The Amarillo plant which began 2 months ago, an rrifKijfics aircraft Ujat' have Iwen damaged in Wednesday it staged a cele- bratfon to mark the delivery of Uie SOpth aircraft ii) the Army. desk sergeant Amarillo's police vSaidfVft' just; been' a madhxjuse here They areVstill; fighting, it. Jusi everybody is working out there, That's one reason we arc having so much trouble; there are too many spectators," FIRK At one, person'was Injured when fire rnccd through a Boll Helicopter modification hangar ncnr here Wednesday night A worker at the plant reported an electrical short just before the blaze erupted; The hangar reporiedly housed lhe cahins of 20 Cobra gunships and four completed Cobra but workers moved them before they were damaged. (AP WIrepholo) Ability To Work In Space Noted MOSCOW (UP!) Soviet predicted thatimMh would be to work well on-long spnce flights even (hough cosmomiul Adrian Nl- kolnyey reported ho was having more tnxible recovering liis record Soyux 0 space fllBhl than he did from earlier missions. own amendment, come to do it." Conflict he Is wel- kin is obsolete and Ihe Senate Is obsolete," Joining Fulbright, Ilolllngs and Stennls against the amendment were Sens.
James B. Allen, James Eastland, Russell B. Long, John McClellan, Gale McGcc, Henry Bell- moni and Sam Ervin, With the Senate meeting by day to consider Ihe military sales bill und by night to consld- er other legislation, Republican Leader Hugh Scott expressed hope tliat the sales measure be completed early next week so the Senate could return to a less taxing schedule. But Democratic Leader Mike Mansfield said that, unless senators cooperate, the bill won't be completed by the brief. July 4 recesK, due to start after busl- ness July 2.
IN SPEECH Agnew Flails Solons On War Debate FROM PAGE ONE Dongi as Iriq lit ry Time Extended WASHINGTON (UPI) -A special House subcommittee weighing possible impeachment proceedings against Court Justice Wililam 0. DouRlas was granted another GO days Wednesday to complete its Inquiry. The parent Judiciary Committee granted the extension in closed session after il heard a brief progress report from Emanuel Ccllcr, who heads the Investigation. The subcommittee was to hnvc on tho.results of its two-month inquiry by last Saturday, under nn agreement with the House Rules Committee, which had been risked to authorize an independent inquiry. The Investigation was undertaken In response to demands from more, than 115 House members who accused Douglas of misbehavior ranging fi-om advocacy of rebellion to conflict of Interest in accepting pay from foundation with (les lo Las VeRa Rambling interest.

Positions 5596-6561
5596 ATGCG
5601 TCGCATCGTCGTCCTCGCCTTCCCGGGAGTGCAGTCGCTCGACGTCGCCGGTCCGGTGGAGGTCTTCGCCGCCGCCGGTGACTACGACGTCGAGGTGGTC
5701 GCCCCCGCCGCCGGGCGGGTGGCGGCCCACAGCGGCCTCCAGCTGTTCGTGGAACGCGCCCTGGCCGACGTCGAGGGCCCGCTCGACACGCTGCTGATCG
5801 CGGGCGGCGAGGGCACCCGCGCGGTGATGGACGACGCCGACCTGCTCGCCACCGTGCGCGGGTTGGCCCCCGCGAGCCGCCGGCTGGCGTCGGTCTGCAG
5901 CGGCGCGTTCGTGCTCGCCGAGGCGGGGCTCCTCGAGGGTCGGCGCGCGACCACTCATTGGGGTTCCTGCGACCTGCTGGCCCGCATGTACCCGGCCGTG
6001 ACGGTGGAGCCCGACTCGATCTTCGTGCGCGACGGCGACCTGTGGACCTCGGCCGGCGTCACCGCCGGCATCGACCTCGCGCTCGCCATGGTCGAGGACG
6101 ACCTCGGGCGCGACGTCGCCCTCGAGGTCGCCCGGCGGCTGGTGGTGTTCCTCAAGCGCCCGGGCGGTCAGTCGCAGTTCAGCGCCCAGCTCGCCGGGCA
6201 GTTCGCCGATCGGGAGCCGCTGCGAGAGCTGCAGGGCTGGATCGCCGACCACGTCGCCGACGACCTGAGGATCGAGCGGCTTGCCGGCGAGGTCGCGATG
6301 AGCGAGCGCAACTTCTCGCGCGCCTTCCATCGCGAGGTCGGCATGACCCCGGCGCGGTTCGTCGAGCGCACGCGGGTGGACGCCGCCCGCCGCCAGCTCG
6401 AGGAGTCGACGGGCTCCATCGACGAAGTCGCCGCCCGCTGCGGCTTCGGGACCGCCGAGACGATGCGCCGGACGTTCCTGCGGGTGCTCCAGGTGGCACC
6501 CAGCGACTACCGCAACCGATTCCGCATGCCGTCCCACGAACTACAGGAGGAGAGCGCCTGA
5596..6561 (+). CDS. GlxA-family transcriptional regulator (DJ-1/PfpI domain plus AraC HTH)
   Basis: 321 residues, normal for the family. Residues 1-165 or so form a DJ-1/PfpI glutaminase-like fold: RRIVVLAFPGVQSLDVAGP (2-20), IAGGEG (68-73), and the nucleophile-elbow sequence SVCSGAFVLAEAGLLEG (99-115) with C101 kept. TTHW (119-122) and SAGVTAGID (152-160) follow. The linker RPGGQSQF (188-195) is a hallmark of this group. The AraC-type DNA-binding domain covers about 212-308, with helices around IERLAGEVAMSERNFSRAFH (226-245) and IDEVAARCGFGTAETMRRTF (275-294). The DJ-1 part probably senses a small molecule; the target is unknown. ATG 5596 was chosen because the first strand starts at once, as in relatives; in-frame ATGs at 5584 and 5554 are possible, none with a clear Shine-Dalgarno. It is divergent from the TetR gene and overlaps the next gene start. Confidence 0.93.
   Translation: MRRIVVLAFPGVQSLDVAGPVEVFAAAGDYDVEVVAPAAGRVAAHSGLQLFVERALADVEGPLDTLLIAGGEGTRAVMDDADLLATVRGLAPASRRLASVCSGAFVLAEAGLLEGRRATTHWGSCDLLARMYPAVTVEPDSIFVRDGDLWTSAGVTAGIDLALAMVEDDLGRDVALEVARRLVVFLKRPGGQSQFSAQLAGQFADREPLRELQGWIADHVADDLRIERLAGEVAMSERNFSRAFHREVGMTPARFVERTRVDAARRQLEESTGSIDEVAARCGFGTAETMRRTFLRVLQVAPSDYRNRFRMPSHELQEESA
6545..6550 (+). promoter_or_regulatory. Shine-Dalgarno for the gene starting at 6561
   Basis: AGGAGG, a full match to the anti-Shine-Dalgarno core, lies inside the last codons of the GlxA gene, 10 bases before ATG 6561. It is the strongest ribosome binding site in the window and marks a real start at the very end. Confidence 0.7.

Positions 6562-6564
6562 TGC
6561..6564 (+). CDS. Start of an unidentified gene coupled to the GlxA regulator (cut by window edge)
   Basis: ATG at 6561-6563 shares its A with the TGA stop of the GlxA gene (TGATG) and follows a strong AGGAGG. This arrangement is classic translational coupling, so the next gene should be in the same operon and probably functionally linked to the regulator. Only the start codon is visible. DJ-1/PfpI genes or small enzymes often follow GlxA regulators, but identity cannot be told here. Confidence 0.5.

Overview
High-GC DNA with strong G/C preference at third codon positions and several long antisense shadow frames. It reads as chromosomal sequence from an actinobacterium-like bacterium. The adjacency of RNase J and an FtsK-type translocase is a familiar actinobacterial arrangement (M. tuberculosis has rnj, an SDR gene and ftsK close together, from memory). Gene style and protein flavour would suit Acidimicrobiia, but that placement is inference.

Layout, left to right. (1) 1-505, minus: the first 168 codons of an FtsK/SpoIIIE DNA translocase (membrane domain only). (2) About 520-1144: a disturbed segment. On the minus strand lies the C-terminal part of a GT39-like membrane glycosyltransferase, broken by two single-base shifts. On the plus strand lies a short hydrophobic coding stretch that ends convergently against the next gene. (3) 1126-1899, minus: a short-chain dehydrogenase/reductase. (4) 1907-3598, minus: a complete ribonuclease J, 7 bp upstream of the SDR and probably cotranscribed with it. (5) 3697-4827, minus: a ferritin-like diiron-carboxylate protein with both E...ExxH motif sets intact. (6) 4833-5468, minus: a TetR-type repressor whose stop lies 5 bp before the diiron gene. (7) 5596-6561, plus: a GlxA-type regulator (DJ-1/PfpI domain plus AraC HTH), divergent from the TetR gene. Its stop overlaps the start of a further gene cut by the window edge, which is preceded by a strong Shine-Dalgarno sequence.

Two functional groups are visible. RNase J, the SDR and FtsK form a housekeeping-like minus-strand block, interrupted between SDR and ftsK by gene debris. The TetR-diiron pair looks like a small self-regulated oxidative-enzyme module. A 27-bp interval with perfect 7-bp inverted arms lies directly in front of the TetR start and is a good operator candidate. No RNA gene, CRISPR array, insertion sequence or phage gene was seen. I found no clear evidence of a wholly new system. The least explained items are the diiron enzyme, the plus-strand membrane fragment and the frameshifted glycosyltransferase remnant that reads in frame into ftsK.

which assist Israel to pny old debts on equipment bought more than a year ago-while at the same lime' pc-tltion- injj the President to provide Israel with more jet aircraft," Agnew said. Agnew said that after (Vixen's decision to Intervene in Cambodia, was unnmmcrd April 30 one senator called it reckless, a conjrrcssmnn described it ajt "presiy ghastly" and another senator said he saw in tt an end 'to any hope of withdrawal. Jle did not name them, "And are the Gwandras of the now? "Those who Bbotild be apologkittR for their ir- rntionalities morning of May 1 are Instead busying themselves trying to hobble the commander in chief of the armed 400,000 of his men remain vulnerable in the field. "Not only ore they doins that, but they Hlso are trying to xtop us from Riving help other nations who want defend themselves or to help piich other against gressJort," Atfnew snid. Siiys Xlvon "Despite all the rancorous cries of his critics," Agmrw said, "those self-appointed jwychoanalysLs of the true meaning of every administration statement I jtsk you to aeoi-pl ihe proposition the President really what ho snys, that the President Is genuine nnd sincere when he talks of the need peace." Saying Nixon has made numerous efforts to obtnin peace, Agnew added: "But, make no mistake about one President no Intention of giving away the store.
Ho Mil not compromise our vital interests in some vajoic hope of achieving 'peace In our time' a la Neville Chamberlain." AS FIGHTING CONTINUES U.S. Reported In New Mideast Peace Effort LONDON (AP). The United Stntes solnuling out Middle East governments Wednesday on a nnw that calls for at least tcmjiorary ccnse-fire and a demilitarized' along the Suez Canal, senior is reported. While the peace proposal was being advanced in diplomatic circles, Syria launched what was described in Damascus as its fiercest attack 'on Israel since the 1367 Middle East war. A Syrian military spokesman said Syrian tanks and motorized units struck across (he cease- fire line on the Tsr-'ell-occnpled Golan Heights, killing or wound- Ing 175 Israelis.
Israel snid eight of its soldiers were wounded In (he attacks and claimed Israeli jcta retaliated, by pounding the sources of tho Syrian barrage and "other military in Syria, Lebanese sources in Boinil said Ihe U.S. plan provides for withdrowal of Arap arid Israeli' forces 12V5 miles'from, present lines and for a three-month ccase-firo effective July 1. i United Nations observers would insure no fortifications fire constructed In tho demilitarized zone, informants said, Diplomats in the Americans also suggested: clear-cut Israeli acceptance of the United Natloas Security Council resolution set guidelines for a peace settlement. This acceptance should strew Israeli readiness to withdraw from territories, although not necessarily all territories, occupied In the clear-cut Arab acceptance of the same resolution emphasizing recognition of sovereignty. joint Arab-Israeli acceptance that U.N.
mediator Gtinnar Jarring should resume his peace mission, In an apparent reference to" the now U.S. peace raeJi Prime Minister Mcir said Wednesday that was "not prepared, to guarantee" that the U.S. will not present us with, a demand In the'near or distant future that wo ahall be unable to accept".